While in Maputo the field work is kicking off in earnest in 2019 (having been pushed back in response to local elections), work in Luanda is already at an advanced stage, having progressed through literature review and stakeholder workshops, to the baseline surveys and focus groups in each of the three ear-marked municipalities, as well as the analysis thereof. The team worked hard to bring together a broad range of community members representative of the neighbourhood makeup, including women, youth, the elderly and people with disabilities. This additional layer of community inclusion allows the team to interrogate and correlate quantitative data in focus groups, while providing a space for the sharing of qualitative responses grouped broadly into four key themes: environment and public spaces, basic sanitation, transport, and questions around participation. “We worked to create an open space where people felt at ease to share anything that they wanted to share,” Croese says.
In the early stages of these interactions, communities or individuals sometimes appeared to have an expectation that the researchers had arrived to “solve” their problems. It was key for the researchers, then, to shift this to a discussion about knowledge and solution co-production. “I tried to ask for examples of things that [participants] had already achieved as a community themselves, focusing on what worked and what didn’t. There are many examples of [participants] supporting each other.”
By tapping into the social networks and governance structures already in place within these communities, the team have been able to include the very people who are the focus of urban policies yet whose input is frequently not taken into account in their formulation.
Strengthening ties, changing methods
Over and above data generation, the team is working towards a new methodology for implementing and monitoring urban development goals. The project is creating new connections and strengthening existing ties in both cities, and the 2019 phase will see cross-city learning and collaboration too, bringing together two major Lusophone cities on the continent.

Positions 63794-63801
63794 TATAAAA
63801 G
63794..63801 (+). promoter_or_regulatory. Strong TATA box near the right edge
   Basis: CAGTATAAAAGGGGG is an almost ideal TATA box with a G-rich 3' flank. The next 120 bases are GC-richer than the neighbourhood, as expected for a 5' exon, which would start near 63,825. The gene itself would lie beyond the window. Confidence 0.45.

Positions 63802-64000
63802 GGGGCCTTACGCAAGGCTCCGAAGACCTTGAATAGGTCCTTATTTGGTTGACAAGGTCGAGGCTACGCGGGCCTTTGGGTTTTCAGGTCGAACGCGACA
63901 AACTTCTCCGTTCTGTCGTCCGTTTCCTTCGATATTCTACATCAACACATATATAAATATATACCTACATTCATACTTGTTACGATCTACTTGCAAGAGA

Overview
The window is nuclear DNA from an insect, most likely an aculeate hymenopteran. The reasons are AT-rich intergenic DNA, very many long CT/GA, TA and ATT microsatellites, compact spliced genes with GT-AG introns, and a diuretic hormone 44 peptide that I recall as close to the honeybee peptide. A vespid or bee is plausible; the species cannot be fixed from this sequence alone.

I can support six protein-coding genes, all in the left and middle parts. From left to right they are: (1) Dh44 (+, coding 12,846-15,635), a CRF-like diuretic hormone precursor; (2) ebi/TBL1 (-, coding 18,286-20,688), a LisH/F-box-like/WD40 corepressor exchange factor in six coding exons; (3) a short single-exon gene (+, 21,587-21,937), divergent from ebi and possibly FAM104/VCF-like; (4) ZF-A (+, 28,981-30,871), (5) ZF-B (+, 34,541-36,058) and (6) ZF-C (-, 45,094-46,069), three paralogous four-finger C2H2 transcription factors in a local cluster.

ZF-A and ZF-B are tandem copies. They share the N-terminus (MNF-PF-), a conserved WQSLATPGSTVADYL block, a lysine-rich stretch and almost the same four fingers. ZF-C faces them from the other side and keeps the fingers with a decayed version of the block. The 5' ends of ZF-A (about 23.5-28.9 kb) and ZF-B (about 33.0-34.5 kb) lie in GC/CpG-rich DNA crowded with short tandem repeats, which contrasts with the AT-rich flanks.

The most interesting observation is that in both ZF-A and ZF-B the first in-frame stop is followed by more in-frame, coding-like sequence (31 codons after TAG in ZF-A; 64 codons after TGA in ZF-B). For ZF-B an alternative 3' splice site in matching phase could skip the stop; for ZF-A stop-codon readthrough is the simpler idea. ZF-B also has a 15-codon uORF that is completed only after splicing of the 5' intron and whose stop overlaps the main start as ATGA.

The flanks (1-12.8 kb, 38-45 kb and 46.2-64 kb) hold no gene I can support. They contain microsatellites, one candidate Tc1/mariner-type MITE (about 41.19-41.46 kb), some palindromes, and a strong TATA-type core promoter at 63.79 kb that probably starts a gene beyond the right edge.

Throughout, the matter of contributing to evidence-based plans and policies is the golden thread, as individuals can only achieve so much without formal support. “If they [communities] want to scale up (efforts) or develop infrastructure, they will need to work with the municipalities.”
Given this, the Luanda team has roped in many key city-level stakeholders including representatives of the National Office of Statistics, the Urban Upgrading Office for Luanda (GTRUCS), and the Ministry of Planning and Housing. “The relationship with the National Office of Statistics is particularly important,” Croese says, and she hopes the co-production methods will become embedded in state and city projects in future.
In both locations, says Croese, “there is often a big gap between the wording and aspirations of existing policies and the way that things are actually done. The project is trying to narrow the gap between (a) the centralised and top-down methods of urban planning and development, and (b) grounded practices at local level.”
Early outcomes: context, critique, collaboration
While the research is on-going, there is evidence of potential trends beginning to reveal themselves. “What came out clearly for me […] is how context-dependent everything is,” Croese says. “Even when you are talking about the same city, the differences between neighbourhoods are such that some specific policy or SDG targets are more relevant than others. The history of each neighbourhood, the workings of local government structures and the characteristics of the location itself, all differentiate and influence this. In policy and planning, you really need to take this into account.”
Additionally, the team has new insight into what needs to be in place in order get the required data and, says Croese, “what needs to be taken into account if you are serious about implementing the SDGs”. This, she explains, allows information to flow back towards the global policy agenda, and for academics like herself to critique that agenda constructively.
Their next steps include ramping up the Mozambican engagements, as well as publishing academic articles in both English and Portuguese. “It is important to publish in Portuguese to keep the outcomes accessible to local audiences and researchers,” she says.
“At the end of the day, it is critical that the project generates data that can be used either for formulation of policy or tracking of certain policies. More than that, I hope that the work will strengthen existing structures or lead to new structures bringing actors together. The success of any kind of development agenda will depend on these structures and how sustainable they are.”